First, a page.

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Thalassoma trilobatum

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Taxonomy [top]

Kingdom Phylum Class Order Family
ANIMALIA CHORDATA ACTINOPTERYGII PERCIFORMES LABRIDAE

Scientific Name: Thalassoma trilobatum
Species Authority: (Lacepède, 1801)
Common Name(s):
English Christmas wrasse, Green-barred wrasse, Green-blocked wrasse, Ladder wrasse, Parrotfish
French Girelle de Noël, Marar
Spanish Doncella navideña
Synonym(s):
Labrus fuscus Lacepède, 1801
Labrus fuscus Lacepède, 1801
Labrus trilobatus Lacepède, 1801
Labrus trilobatus Lacepède, 1801
Thalassoma fuscum (Lacepède, 1801)
Thalassoma fuscum (Lacepède, 1801)
Thalassoma fuscus (Lacepède, 1801)
Thalassoma fuscus (Lacepède, 1801)

Assessment Information [top]

Red List Category & Criteria: Least Concern ver 3.1
Year Published: 2010
Date Assessed: 2009-03-07
Assessor(s): Cabanban, A. & Pollard, D.
Reviewer(s): Craig, M.T. & Carpenter, K.E.
Justification:
This species is very widespread throughout much of the Indo-Pacific region. Although there are some localized threats to its populations from overfishing and marine pollution, it is protected in a number of marine parks throughout parts of its wide distribution. It is listed as Least Concern.

Geographic Range [top]

Range Description: This species is widespread and occurs throughout much of the Indo-West central Pacific region (Allen and Adrim 2003). It is found from East Africa in the western Indian Ocean to the Pitcairn Islands in the east, the Ryukyu Islands (southern Japan) in the north (Senou et al. 2007), and Rapa Island in the south Pacific Ocean.

This species was recorded from Bali, Komodo, Togean and Banggai Islands and Pulau Weh, with an Indonesian distribution from Papua to Sumatra (Allen and Adrim 2003). It is also known from the Spratly Islands (Nguyen and Nguyen 2006). It was recorded in Malaysia (Anon 1987), Indonesia and the Philippines (Myers 1991).
Countries:
Native:
American Samoa (American Samoa); Australia; British Indian Ocean Territory; Christmas Island; Cocos (Keeling) Islands; Cook Islands; Fiji; French Polynesia; Guam; India; Indonesia; Japan; Kenya; Kiribati; Malaysia; Marshall Islands; Mauritius; Micronesia, Federated States of ; Mozambique; Myanmar; Nauru; New Caledonia; New Zealand; Niue; Norfolk Island; Northern Mariana Islands; Palau; Papua New Guinea; Philippines; Pitcairn; Réunion; Samoa; Seychelles; Singapore; Solomon Islands; Somalia; South Africa; Sri Lanka; Taiwan, Province of China; Tanzania, United Republic of; Thailand; Tokelau; Tonga; Tuvalu; United States; United States Minor Outlying Islands; Vanuatu; Wallis and Futuna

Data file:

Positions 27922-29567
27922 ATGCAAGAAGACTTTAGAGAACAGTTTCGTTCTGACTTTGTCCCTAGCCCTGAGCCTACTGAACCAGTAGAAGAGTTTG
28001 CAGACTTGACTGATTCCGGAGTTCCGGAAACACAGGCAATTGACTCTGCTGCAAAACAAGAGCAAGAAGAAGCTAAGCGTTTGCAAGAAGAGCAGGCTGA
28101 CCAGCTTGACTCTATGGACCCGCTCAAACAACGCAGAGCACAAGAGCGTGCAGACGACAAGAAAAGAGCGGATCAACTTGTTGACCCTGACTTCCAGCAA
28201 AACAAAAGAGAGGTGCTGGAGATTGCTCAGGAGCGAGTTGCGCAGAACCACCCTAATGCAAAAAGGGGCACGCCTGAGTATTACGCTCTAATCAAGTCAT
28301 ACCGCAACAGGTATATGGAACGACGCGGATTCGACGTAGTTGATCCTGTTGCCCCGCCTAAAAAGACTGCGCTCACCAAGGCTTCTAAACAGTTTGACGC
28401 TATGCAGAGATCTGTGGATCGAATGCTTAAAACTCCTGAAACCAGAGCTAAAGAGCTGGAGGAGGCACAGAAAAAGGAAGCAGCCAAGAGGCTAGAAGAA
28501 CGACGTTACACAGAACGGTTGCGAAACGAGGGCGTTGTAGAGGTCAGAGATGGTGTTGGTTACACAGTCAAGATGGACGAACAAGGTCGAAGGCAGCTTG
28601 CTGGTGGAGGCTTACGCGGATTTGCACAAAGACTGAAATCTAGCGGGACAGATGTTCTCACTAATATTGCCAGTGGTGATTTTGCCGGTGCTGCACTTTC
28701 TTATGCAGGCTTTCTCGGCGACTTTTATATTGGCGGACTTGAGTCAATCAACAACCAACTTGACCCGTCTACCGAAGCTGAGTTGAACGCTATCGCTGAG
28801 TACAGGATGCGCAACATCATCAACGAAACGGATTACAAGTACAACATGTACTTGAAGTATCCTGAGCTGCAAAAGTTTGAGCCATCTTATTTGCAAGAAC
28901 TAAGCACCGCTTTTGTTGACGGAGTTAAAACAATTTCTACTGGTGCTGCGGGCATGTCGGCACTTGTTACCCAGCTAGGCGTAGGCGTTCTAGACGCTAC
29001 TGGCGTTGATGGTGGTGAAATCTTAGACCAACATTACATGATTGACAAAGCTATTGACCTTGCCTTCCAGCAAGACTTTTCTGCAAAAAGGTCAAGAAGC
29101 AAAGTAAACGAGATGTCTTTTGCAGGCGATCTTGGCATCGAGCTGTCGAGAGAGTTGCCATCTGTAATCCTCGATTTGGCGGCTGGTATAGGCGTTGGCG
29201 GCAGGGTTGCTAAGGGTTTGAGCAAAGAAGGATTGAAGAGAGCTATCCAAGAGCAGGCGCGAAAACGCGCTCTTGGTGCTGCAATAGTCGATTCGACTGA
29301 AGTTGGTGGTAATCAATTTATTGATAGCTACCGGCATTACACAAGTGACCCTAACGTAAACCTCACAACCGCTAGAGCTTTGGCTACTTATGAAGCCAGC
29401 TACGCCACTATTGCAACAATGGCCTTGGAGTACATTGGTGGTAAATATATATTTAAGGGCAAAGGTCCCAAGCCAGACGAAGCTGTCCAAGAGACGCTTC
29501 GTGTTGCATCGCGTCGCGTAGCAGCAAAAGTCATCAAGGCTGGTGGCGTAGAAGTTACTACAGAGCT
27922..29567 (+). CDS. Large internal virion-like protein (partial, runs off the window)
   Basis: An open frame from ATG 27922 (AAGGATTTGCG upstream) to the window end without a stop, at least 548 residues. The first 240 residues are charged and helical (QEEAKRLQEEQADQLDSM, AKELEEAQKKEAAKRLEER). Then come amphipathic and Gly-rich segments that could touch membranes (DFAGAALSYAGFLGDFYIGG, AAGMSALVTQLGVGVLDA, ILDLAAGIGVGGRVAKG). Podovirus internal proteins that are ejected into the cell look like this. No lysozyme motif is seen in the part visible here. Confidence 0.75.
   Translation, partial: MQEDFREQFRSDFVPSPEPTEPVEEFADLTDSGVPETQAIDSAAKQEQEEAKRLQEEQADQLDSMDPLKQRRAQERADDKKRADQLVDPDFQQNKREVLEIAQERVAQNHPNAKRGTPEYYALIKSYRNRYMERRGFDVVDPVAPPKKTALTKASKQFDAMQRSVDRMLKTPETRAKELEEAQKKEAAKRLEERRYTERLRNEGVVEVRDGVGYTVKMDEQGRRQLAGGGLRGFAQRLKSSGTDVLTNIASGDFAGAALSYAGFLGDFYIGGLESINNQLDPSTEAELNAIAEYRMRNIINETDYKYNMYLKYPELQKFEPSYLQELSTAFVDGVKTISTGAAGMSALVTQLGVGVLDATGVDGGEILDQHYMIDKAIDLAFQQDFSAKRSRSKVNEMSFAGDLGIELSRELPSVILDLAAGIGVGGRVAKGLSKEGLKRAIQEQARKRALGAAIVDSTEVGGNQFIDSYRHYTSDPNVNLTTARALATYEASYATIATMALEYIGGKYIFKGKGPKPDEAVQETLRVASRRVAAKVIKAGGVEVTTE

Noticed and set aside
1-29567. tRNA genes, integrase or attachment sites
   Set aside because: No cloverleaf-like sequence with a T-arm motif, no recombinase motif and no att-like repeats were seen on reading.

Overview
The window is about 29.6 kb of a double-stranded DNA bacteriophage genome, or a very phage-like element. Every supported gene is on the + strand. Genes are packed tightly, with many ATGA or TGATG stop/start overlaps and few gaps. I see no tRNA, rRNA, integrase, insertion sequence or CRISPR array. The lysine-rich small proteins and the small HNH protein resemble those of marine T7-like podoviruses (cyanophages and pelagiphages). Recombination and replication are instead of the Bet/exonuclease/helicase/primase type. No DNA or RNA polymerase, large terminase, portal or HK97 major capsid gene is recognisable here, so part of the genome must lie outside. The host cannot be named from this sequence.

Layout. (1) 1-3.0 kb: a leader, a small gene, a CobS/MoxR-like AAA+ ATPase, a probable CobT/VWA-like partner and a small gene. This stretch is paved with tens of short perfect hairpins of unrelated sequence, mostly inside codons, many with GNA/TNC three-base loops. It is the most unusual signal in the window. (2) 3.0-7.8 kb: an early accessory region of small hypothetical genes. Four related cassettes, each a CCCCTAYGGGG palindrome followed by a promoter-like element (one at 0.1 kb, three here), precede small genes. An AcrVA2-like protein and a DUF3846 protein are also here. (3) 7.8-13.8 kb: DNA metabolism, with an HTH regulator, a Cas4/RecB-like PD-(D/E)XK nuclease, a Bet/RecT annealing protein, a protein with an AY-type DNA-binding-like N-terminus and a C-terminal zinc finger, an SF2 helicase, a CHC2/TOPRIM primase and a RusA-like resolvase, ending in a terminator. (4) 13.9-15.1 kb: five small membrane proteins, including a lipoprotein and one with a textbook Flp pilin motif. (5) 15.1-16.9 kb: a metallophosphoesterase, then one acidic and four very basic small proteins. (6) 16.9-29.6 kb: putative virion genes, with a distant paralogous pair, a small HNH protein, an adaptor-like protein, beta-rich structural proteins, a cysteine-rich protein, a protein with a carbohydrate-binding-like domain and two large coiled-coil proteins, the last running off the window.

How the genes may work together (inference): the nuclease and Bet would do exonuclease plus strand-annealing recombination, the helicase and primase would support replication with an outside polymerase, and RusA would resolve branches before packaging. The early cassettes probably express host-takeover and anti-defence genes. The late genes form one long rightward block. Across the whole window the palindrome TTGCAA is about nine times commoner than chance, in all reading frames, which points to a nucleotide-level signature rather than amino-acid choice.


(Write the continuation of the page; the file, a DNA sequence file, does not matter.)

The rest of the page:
FAO Marine Fishing Areas:
Native:
Atlantic – southeast; Indian Ocean – eastern; Indian Ocean – western; Pacific – eastern central; Pacific – northwest; Pacific – southwest; Pacific – western central
Range Map: Click here to open the map viewer and explore range.

Population [top]

Population: This species is rare based on reports from Indonesia (Kuiter and Tonozuka 2001) and it was only found in two out of 19 sites surveyed in Banda Flores, Indonesia (Mous 2002). In the Philippines, this species is only found at a few locations and is considered relatively uncommon (V. Hilomen pers. comm.).
Population Trend: Unknown

Habitat and Ecology [top]

Habitat and Ecology: This species is generally found inshore (Randall 1985), over shallow exposed reef flats, usually with rock-base and mixed coral and algae (Kuiter and Tonozuka 2001, Mundy 2005). It also occurs on surge-swept reef flats, reef margins, and clear rocky shorelines, but may venture into deeper waters up to 10 m depth (Randall 1985). It is benthopelagic (Mundy 2005). Habitats include seagrass beds and coral reefs in the Spratly Islands (Nguyen and Nguyen 2006).

The primary phase of this wrasse is almost indistinguishable from that of T. purpureum. The head of the male of T. trilobatum is plain brown to orange or shaded with blue. The female has a more spotted and shorter head which lacks the distinct 'V' on the snout that shows clearly on the female of T. purpureum (Kuiter and Tonozuka 2001). The initial phase has a dark diagonal red line below the front of the eye (Westneat 2001).

This species feeds on crustaceans (especially crabs), molluscs, and ophiuroids (brittle stars) (Randall 1985). Diet at recruit/juvenile stage is mainly zoobenthos and smaller nekton (Hobson 1974).The larval duration is 78.3 (s.d. +/- 12.3) days, range is 60-99 (Victor 1986).
Systems: Marine

Use and Trade [top]

Use and Trade: This species is commercially important in the marine aquarium fish trade. It is only of minor importance in artisanal and subsistence fisheries in parts of its range.

Threats [top]

Major Threat(s): There are no major threats to this species. Localized threats may include overfishing and habitat destruction from pollution and blast-fishing in some parts of its range in SE Asia (Hodgson 1999, Burke et al. 2002).

Conservation Actions [top]

Conservation Actions: There are no species-specific conservation measures in place for this species. However, its distribution overlaps several marine protected areas within its range.

Citation: Cabanban, A. & Pollard, D. 2010. Thalassoma trilobatum. The IUCN Red List of Threatened Species. Version 2014.2. <www.iucnredlist.org>. Downloaded on 25 July 2014.
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